Professor, Director of Penn State Center for Climate Risk Management, Penn State, Department of Geosciences
Climate Risk Management: From Decision-Making to Basic Research and Back
Climate change drives considerable risks. Designing strategies to manage these risks poses wicked problems that require mission-oriented basic research. One key challenge is that projections about the coupled natural-human systems are subject to deep and dynamic uncertainties. In addition, stakeholders and decision-makers often have conflicting objectives. This presentation discusses approaches to improve the design of risk management strategies using the example of flood-risk management. The presentation reviews approaches to (i) improve our quantitative understanding of the coupled natural-human systems dynamics, (ii) use this information to improve the design of risk management strategies, and (iii) use the insights from the decision-analyses to inform the design of mission-oriented basic research.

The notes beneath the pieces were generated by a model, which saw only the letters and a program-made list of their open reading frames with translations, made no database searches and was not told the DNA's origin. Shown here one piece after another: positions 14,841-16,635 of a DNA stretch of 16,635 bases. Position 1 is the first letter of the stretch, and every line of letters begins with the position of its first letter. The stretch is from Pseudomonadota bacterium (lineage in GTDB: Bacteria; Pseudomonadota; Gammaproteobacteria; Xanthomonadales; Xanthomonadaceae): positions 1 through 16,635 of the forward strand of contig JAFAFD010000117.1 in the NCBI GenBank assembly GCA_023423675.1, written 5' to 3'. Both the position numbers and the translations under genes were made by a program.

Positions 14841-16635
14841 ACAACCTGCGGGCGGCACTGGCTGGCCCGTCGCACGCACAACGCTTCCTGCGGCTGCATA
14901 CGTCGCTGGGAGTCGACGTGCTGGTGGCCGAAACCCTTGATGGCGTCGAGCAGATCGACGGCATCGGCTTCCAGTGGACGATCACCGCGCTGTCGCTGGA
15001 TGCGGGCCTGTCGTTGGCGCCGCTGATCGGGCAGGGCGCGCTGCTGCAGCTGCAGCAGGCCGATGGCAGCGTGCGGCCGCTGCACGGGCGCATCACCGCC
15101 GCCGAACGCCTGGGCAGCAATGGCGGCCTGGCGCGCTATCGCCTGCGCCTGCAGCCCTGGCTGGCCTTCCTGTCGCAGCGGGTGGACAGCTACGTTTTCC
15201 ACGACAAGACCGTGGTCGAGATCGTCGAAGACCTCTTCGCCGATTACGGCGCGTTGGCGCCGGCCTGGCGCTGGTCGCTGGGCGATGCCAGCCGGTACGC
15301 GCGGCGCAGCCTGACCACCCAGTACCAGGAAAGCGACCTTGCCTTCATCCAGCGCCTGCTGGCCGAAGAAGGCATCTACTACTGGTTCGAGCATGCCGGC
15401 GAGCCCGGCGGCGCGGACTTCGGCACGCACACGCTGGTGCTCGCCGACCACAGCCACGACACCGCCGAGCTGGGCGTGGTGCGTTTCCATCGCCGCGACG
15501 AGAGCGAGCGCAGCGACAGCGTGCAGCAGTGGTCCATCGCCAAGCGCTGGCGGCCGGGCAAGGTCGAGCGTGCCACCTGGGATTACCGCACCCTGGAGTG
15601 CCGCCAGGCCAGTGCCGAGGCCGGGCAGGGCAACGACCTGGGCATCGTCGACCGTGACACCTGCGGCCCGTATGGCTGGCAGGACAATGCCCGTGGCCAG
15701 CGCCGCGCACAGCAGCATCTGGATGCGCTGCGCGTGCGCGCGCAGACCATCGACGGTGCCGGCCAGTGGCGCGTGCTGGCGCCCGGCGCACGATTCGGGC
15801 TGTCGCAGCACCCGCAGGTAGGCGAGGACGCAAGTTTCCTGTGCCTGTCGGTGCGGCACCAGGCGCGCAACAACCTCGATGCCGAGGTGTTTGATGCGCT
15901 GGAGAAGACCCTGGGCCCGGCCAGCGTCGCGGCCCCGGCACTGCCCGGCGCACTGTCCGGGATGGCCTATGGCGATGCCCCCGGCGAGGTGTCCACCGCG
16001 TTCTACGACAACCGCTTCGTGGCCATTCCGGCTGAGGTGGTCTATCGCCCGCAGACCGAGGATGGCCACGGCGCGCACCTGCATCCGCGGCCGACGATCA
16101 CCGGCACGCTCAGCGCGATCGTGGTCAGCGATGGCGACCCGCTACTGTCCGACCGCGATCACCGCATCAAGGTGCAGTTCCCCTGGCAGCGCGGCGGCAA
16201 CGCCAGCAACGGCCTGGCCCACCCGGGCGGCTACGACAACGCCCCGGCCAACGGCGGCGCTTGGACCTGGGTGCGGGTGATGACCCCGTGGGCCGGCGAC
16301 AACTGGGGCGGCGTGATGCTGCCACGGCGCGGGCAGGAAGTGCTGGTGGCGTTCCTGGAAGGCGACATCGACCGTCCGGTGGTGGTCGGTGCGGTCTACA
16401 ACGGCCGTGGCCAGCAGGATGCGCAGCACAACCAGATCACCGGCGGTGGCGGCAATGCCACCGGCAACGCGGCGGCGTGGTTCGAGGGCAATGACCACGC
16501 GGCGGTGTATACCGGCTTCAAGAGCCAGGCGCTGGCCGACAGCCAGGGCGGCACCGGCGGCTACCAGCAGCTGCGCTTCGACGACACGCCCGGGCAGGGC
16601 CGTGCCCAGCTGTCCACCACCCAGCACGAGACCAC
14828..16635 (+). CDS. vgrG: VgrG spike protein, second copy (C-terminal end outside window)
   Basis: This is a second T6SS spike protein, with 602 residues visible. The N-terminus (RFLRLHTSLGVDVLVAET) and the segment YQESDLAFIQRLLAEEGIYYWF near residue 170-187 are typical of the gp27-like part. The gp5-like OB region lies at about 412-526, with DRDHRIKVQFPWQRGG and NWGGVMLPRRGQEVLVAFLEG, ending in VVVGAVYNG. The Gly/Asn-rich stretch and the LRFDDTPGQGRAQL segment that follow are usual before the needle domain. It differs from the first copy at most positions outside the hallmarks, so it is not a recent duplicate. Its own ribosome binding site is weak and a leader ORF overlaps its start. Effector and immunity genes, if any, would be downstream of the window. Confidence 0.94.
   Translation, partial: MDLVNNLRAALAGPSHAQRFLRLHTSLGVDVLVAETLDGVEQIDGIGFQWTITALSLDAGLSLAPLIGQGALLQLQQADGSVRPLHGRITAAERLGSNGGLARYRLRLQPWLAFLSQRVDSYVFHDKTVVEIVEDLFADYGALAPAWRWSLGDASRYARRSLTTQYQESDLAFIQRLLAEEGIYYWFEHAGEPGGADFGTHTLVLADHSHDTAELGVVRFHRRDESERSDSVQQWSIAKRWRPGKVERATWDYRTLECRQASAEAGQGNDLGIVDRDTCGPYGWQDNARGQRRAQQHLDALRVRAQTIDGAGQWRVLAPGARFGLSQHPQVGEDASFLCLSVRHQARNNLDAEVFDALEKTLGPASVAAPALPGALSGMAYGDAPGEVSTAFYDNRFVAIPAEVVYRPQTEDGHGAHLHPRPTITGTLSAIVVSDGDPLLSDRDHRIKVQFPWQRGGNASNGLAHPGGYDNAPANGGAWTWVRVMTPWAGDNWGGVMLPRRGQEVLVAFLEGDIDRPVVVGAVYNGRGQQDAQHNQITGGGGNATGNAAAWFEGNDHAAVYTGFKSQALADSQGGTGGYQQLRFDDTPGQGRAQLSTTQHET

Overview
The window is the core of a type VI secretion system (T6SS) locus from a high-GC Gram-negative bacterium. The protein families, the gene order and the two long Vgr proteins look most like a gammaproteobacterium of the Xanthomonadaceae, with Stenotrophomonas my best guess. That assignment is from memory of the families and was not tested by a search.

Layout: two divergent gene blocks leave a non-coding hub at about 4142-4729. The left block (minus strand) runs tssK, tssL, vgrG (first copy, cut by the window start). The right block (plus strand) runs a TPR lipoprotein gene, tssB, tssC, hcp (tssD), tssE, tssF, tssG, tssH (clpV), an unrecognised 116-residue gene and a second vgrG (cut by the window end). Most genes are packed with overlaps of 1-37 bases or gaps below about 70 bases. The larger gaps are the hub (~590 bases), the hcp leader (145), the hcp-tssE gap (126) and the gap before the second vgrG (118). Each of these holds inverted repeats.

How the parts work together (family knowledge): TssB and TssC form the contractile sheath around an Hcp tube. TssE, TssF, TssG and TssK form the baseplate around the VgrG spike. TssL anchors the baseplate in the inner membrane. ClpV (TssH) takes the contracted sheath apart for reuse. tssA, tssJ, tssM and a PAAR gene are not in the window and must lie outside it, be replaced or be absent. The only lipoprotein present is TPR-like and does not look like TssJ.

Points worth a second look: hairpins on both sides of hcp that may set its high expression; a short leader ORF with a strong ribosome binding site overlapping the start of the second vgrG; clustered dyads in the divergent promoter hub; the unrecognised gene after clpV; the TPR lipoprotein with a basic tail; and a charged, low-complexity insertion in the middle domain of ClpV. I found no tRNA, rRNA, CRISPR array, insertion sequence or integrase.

Klaus Keller is a professor of geosciences at Penn State where he also directs the Center for Climate Risk Management. Before joining Penn State, he worked as a research scientist and lecturer at Princeton University and as an engineer in Germany. Professor Keller graduated from Princeton with a Ph.D. in civil and environmental engineering. He received Master’s degrees from M.I.T. and Princeton as well as Diplom-Ingenieur Degree from the Technische Universität Berlin. His research addresses two interrelated questions. First, how can we mechanistically understand past and potentially predict future changes in the Earth system? Second, how can we use this information to design sustainable, scientifically sound, technologically feasible, economically efficient, and ethically defensible risk management strategies? He analyzes these questions by mission-oriented basic research covering a wide range of disciplines such as engineering, Earth sciences, economics, philosophy, decision science, and statistics. He contributed to reports from the Intergovernmental Panel on Climate Change, co-edited an open source textbook, and published more than 130 peer-reviewed studies. His research, mentoring, and service have been recognized, for example, by the Penn State Outstanding Postdoc Mentor Award as well as the Paul F. Roberson Award for Research Breakthrough of the Year from Penn State's College of Earth and Mineral Sciences.